Resting off the northern end of Queens in the East River, connected to the borough only by a 4,200 ft. bridge, Rikers Island is New York City’s largest prison compound. A sprawling 413 acre complex of ten separate correctional centers, the island has a sordid history. A 2007 ruling banned the prison’s policy of strip searching all incoming inmates, no matter the crime. In 2005, a segregated block for LGBT prisoners, known as “gay housing,” was closed due to controversy. And now, new figures from a public records request made by the Associated Press show that Rikers Island guards logged an obscenely high number of use-of-force incidents.
“Indeed, we find that a deep-seated culture of violence is pervasive,” a federal investigation from August reported. “…Staff routinely utilize force not as a last resort, but instead as a means to control…”
According to the findings, guards reported 4,074 use-of-force incidents in 2014. September, alone, saw 406 incidents.
Use-of-force incidents can be categorized into three categories. Class C involve minor to no injuries. Use of pepper spray would be classified as Class C. Class B incidents result in bruises or swelling, injuries which are easily treatable. And Class A incidents involve broken bones, deep cuts, and any other injuries which require hospitalization, according to the AP.
Ambrorix Celeeomio, an 18 year-old inmate with an IQ of 65, was one such example.
After an altercation with guards in a Rikers cafeteria, Celeeomio’s lawyer says her client was pepper sprayed and beaten before being taken to an island clinic, covered in blood.
The island houses 11,000 inmates on any given day, and includes men from a broad range of ages – some as young as 16 – and crime background. Inmates convicted of misdemeanor charges like trespassing are thrown in with condemned murderers.
While it may be expected that such a large facility would have a high number of violent incidents, the data also shows that use-of-force has increased over the last eight years, even as the prison population has dropped.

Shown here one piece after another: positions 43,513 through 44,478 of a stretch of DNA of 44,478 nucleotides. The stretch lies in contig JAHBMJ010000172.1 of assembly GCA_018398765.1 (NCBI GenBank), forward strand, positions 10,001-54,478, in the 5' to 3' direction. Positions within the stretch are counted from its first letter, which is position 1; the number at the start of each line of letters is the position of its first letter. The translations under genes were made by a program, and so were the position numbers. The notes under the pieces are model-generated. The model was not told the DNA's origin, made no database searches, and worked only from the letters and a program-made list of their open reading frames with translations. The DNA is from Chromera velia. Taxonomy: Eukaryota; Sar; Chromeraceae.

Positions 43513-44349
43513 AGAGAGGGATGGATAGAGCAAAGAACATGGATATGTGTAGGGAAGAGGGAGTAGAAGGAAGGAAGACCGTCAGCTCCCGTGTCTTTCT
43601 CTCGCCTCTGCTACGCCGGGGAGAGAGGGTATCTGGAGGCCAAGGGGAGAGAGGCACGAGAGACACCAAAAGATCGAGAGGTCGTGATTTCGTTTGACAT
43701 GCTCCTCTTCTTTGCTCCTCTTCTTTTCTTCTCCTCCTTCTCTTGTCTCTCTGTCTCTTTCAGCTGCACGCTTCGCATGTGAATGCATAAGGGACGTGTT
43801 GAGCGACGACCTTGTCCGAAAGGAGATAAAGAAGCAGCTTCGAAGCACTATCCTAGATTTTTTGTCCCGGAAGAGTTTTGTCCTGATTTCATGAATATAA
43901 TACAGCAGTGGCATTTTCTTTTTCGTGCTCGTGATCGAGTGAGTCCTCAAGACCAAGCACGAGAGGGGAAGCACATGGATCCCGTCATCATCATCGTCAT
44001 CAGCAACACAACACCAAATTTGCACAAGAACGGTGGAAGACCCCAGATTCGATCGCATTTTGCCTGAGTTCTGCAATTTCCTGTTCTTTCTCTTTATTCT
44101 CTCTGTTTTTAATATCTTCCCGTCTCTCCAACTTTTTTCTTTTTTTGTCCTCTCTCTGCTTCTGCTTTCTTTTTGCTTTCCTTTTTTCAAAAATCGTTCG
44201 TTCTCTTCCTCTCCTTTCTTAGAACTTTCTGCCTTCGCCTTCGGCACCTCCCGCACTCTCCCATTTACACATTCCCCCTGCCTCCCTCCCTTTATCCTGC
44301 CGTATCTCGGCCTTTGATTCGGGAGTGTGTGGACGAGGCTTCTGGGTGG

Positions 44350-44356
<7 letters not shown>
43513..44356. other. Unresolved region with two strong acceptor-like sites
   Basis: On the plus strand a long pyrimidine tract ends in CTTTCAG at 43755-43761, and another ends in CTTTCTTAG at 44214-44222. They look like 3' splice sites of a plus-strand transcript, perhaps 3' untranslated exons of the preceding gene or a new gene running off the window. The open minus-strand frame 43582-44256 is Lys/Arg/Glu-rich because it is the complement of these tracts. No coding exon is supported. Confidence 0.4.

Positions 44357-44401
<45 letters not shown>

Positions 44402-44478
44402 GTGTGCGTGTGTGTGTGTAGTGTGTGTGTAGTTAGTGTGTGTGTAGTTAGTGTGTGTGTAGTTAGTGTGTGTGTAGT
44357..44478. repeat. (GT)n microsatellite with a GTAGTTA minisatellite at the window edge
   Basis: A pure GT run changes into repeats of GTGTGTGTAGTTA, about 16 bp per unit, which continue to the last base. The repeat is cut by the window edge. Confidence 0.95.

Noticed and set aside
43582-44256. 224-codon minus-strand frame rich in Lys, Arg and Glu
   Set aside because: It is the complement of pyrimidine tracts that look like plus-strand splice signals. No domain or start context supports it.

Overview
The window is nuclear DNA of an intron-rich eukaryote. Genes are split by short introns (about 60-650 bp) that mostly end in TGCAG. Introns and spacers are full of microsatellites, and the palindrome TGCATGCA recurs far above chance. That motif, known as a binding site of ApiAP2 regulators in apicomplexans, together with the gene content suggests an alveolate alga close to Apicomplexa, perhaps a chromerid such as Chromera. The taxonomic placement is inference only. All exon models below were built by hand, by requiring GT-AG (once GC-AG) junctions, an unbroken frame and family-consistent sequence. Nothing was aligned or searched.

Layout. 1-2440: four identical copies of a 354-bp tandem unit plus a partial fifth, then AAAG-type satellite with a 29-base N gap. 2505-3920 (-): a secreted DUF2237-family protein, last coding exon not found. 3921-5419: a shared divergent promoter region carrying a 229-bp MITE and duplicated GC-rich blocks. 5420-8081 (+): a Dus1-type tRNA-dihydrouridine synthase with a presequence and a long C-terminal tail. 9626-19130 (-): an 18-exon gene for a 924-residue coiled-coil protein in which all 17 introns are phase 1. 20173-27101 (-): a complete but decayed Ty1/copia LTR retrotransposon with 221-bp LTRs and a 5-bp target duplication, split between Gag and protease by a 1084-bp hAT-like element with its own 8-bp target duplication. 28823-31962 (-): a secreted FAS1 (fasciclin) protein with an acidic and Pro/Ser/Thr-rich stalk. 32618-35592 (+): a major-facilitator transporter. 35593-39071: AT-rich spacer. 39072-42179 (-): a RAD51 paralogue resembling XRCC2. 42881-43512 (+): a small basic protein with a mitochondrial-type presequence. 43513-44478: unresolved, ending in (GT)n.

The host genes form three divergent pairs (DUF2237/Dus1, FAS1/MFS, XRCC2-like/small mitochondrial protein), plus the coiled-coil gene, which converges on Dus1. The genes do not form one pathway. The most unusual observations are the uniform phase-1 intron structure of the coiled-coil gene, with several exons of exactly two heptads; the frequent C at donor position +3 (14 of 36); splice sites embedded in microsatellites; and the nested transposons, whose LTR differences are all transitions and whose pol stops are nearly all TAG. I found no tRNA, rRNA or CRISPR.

2006 saw 1,299 reports at a time when Rikers housed 14,000 inmates.
“If I physically touch an inmate, it’s a use of force irrespective of an injury happening,” Norman Seabrook, head of the Correction Officer’s Benevolent Association, told the AP. He attributes the rise in use-of-force reports to a stricter policy of documentation.
“Absolutely we’re saying, ‘Document everything. Don’t physically get into an altercation but use chemical agents. Spray them. Spray everybody you’ve got to spray but don’t punch nobody out. Just spray whoever you’ve got to.”
Still, many experts associate excessive exposure to pepper spray as a health risk. A 2004 study found that high doses of the chemicals used in pepper spray can lead to severe respiratory problems.
“Capsaicins inflame the airways, causing swelling and restriction,” the report states. “And this means that pepper sprays pose a genuine risk to people with asthma and other respiratory conditions.”
The federal investigation from August also found severe signs of violence against adolescent inmates.
“…Adolescents have sustained a striking number of serious injuries, including broken jaws, broken orbital bones, broken noses, long bone fractures, and lacerations requiring sutures,” the report says.
The report also stresses investigators’ belief that violence extends beyond adolescent inmates.
“Indeed, while we did not specifically investigate the use of force against the adult inmate population, our investigation suggests that the systemic deficiencies identified in this report may exist in equal measure at the other jails on Rikers.”
Federal prosecutors who have sued the Department of Corrections for failure to enact reforms are meeting with city lawyers and correction officials Wednesday to discuss many of the prison’s problems.
The new figures come during a tense time for police departments’ public relations. Protests have erupted across the country in the last few months in response to police killings of unarmed suspects.
The figures also come at a tricky time for New York City Mayor de Blasio, who is currently trying to find a delicate balance between his administration’s sympathies for protesters and a police department which has become increasingly disillusioned by his new leadership.